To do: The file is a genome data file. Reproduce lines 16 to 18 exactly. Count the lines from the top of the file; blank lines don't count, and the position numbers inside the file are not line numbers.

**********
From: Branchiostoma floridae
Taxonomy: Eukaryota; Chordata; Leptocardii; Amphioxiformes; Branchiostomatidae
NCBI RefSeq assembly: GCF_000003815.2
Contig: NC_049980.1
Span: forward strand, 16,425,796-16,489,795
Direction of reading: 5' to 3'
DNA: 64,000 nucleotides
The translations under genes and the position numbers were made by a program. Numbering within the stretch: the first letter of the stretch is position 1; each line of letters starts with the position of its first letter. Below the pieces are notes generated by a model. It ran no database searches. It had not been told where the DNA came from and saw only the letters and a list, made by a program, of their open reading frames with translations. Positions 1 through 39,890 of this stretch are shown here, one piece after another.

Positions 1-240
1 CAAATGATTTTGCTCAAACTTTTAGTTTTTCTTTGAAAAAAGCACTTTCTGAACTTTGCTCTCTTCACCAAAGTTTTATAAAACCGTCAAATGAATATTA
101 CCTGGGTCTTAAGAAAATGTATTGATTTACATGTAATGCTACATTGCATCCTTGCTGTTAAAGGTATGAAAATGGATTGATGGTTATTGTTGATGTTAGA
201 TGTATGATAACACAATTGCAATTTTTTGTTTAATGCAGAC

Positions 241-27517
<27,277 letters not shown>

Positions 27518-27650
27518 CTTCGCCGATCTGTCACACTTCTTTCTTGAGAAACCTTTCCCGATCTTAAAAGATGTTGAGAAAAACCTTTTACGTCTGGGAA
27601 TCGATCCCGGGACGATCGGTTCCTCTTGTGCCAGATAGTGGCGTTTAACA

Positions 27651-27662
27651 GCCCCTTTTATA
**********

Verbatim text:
27518 CTTCGCCGATCTGTCACACTTCTTTCTTGAGAAACCTTTCCCGATCTTAAAAGATGTTGAGAAAAACCTTTTACGTCTGGGAA
27601 TCGATCCCGGGACGATCGGTTCCTCTTGTGCCAGATAGTGGCGTTTAACA

Positions 27651-27662